Following the judgment of the House of Lords in the joined cases of Fleming/Condé Nast in 2008, many NHS Trusts submitted VAT claims to HMRC for input VAT which had been under-recovered, or output VAT which had been over-declared, in prior accounting periods.

Some types of claim have been accepted by HMRC, such as those for output VAT which was over-declared on catering income. These accepted claims have been paid out in part, where HMRC have agreed that the claimant Trust has entitlement to earlier periods. There may still be scope for further payments pending the entitlement appeals. Other claims have been rejected, including those for input VAT on drugs and prostheses supplied to private patients. These claims relied on the earlier decision of the Court of Appeal in the joined cases of Wellington Private Hospital /BUPA in 1997. The Court held that supplies of drugs and prostheses to private patients qualified as separate, zero-rated supplies of goods, meaning that VAT incurred on the purchase of these items could be recovered as input VAT.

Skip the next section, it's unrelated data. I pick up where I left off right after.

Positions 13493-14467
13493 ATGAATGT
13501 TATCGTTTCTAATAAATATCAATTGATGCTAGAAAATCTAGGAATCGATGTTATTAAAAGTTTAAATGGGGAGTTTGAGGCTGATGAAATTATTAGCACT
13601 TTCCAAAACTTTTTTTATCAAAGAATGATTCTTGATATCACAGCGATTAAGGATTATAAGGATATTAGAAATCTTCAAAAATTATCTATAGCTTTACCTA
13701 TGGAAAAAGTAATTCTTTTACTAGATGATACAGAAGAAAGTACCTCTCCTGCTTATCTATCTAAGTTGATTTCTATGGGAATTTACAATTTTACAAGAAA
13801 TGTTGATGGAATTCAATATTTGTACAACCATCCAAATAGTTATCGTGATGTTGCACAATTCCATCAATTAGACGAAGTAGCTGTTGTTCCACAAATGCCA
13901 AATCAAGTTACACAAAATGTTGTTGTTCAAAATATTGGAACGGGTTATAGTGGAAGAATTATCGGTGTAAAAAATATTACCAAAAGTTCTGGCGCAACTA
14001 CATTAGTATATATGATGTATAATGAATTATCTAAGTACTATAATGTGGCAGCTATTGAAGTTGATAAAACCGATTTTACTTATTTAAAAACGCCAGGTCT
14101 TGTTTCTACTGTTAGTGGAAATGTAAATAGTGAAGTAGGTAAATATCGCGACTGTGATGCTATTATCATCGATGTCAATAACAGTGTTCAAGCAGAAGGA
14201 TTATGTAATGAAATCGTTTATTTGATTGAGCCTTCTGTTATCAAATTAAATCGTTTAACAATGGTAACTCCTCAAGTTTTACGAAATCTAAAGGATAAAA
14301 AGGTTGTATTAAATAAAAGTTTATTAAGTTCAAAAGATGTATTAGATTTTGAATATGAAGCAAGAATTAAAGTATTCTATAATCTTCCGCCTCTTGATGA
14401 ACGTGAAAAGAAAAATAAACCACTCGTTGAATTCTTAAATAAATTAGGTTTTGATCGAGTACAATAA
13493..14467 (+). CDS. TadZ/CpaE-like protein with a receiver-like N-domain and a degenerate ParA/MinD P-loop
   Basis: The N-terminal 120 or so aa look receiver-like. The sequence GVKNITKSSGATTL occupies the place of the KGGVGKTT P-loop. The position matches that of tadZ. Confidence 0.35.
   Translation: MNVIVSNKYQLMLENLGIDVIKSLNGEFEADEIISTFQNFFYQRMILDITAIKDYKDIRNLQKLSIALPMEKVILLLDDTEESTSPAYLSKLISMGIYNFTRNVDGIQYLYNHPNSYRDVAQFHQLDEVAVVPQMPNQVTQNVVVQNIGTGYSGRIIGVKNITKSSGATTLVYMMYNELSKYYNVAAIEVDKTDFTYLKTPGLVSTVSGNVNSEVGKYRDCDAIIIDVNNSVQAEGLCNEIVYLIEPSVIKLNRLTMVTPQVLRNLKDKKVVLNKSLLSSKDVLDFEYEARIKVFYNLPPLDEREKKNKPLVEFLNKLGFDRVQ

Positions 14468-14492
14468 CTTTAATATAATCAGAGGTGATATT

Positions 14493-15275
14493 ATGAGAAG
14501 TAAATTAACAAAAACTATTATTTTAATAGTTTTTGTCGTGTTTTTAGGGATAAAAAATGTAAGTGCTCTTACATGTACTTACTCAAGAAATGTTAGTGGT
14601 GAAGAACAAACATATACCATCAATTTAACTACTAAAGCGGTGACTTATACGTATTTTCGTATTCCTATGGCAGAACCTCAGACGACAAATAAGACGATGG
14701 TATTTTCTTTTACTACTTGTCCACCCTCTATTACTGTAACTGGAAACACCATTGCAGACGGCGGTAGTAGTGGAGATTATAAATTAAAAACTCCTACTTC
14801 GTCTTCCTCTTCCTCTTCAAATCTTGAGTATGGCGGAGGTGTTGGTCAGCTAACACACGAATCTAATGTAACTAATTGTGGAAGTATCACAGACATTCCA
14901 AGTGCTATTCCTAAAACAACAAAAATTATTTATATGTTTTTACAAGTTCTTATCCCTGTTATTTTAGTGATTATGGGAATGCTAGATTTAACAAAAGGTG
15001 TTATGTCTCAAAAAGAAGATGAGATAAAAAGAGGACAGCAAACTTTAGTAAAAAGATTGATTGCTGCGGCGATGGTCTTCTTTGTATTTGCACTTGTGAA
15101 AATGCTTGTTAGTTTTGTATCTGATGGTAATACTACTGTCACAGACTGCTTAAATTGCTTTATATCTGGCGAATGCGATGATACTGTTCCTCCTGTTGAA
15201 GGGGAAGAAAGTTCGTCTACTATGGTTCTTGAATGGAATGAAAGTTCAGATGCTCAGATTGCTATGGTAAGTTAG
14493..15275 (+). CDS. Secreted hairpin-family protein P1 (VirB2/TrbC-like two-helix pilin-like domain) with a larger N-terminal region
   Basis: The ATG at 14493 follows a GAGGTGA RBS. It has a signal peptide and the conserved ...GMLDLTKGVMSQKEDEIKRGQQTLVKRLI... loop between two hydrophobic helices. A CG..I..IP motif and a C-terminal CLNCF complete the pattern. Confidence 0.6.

HMRC has rejected these claims on the grounds that the Court’s decision is undermined by subsequent case-law, and therefore cannot be applied retrospectively. Following an appeal, the FTT has now agreed with HMRC, in its recently released judgment in the Nuffield Health case. Rejecting Nuffield’s appeal against HMRC’s refusal of its VAT claim, the FTT held that there was no meaningful separation between the supply of the care elements of the service and the supply of drugs/prostheses as a part of that supply. As such, Nuffield was providing a single, exempt, supply of health care to the patient.

The Nuffield appeal was the lead case for all appeals against HMRC’s rejection of Wellington/BUPA VAT claims, including NHS appeals. It remains to be seen whether Nuffield will appeal this decision to the Upper Tribunal. We will keep you informed if there are any further developments.